assault, found a 7.1% rate of false reports (k).
A study of 136 sexual assault cases in Boston found
a 5.9% rate of false reports (j). Researchers studied
812 reports of sexual assault from 2000-03 and
found a 2.1% rate of false reports (h).

References
(a) Black, M. C., Basile, K. C., Breiding, M. J., Smith, S .G., Walters, M. L., Merrick, M.
T., … Stevens, M. R. (2011). The National Intimate Partner and Sexual Violence
Survey: 2010 summary report. Retrieved from the Centers for Disease Control
and Prevention, National Center for Injury Prevention and Control:
http://www.cdc.gov/ViolencePrevention/pdf/NISVS_Report2010-a.pdf
(b) Breiding, M. J., Chen J., & Black, M. C. (2014). Intimate Partner Violence in
the United States — 2010. Retrieved from the Centers for Disease Control and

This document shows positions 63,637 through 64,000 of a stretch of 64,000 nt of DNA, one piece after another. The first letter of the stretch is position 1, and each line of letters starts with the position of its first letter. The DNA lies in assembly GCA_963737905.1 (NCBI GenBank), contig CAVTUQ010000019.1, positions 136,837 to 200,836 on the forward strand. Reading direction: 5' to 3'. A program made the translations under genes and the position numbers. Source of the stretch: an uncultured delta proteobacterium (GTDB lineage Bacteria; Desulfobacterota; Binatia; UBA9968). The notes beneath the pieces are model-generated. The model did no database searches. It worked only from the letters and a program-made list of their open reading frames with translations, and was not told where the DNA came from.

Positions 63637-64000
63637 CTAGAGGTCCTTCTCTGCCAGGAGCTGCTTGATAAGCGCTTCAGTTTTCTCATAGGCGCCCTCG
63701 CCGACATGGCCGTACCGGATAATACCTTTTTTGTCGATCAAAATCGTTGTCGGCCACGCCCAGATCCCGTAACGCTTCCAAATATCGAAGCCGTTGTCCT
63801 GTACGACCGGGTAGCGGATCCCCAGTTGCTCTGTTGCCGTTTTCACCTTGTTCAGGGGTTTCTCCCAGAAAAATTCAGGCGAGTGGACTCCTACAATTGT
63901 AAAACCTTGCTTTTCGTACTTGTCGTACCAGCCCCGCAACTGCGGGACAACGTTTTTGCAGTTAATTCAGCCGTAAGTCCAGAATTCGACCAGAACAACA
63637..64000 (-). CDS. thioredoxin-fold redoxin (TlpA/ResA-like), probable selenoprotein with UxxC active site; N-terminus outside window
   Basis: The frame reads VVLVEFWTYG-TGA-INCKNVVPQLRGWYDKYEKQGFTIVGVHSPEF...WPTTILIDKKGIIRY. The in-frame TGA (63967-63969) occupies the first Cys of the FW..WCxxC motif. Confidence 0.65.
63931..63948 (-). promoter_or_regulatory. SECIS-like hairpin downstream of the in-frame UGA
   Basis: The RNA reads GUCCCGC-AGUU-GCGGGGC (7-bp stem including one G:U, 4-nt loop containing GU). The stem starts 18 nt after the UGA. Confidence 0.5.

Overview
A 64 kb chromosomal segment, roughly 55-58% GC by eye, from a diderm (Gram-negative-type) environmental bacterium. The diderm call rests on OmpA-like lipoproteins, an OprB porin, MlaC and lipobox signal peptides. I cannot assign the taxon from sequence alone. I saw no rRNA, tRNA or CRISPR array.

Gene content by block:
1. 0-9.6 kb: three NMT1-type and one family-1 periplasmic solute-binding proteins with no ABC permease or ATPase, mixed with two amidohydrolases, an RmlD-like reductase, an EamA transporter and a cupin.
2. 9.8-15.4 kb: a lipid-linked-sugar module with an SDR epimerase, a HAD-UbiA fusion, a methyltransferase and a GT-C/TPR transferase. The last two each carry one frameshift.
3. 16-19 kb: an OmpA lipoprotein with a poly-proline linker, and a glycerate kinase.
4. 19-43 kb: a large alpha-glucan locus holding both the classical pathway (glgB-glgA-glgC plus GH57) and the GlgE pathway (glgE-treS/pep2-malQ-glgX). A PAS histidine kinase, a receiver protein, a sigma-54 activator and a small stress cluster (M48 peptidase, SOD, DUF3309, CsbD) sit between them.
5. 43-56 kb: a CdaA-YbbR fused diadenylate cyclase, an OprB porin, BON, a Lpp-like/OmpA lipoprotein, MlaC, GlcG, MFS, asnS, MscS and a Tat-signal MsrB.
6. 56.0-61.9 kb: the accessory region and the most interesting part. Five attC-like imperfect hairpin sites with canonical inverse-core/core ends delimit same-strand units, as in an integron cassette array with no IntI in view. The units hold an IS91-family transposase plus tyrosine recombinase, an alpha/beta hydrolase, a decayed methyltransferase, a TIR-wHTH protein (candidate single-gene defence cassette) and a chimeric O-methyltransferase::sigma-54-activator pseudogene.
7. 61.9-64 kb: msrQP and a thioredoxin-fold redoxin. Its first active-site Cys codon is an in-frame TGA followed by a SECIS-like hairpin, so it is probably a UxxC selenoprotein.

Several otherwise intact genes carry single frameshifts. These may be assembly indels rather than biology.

Prevention, National Center for Injury Prevention and Control: http://www.cdc.
gov/violenceprevention/pdf/cdc_nisvs_ipv_report_2013_v17_single_a.pdf
(c) Fisher, B., Cullen, F., & Turner, M. (2000). The sexual victimization of college
women (NCJ 182369). Retrieved from the National Criminal Justice Reference
Service: https://www.ncjrs.gov/pdffiles1/nij/182369.pdf

(e) Duhart, D. T. (2001). Violence in the workplace, 1993-99. Retrieved from the U.S.
Department of Justice, Bureau of Justice Statistics: http://www.bjs.gov/content/
pub/pdf/vw99.pdf
(f) Finkelhor, D., Hotaling, G., Lewis, I. A., & Smith, C. (1990). Sexual abuse in a
national survey of adult men and women: Prevalence, characteristics and risk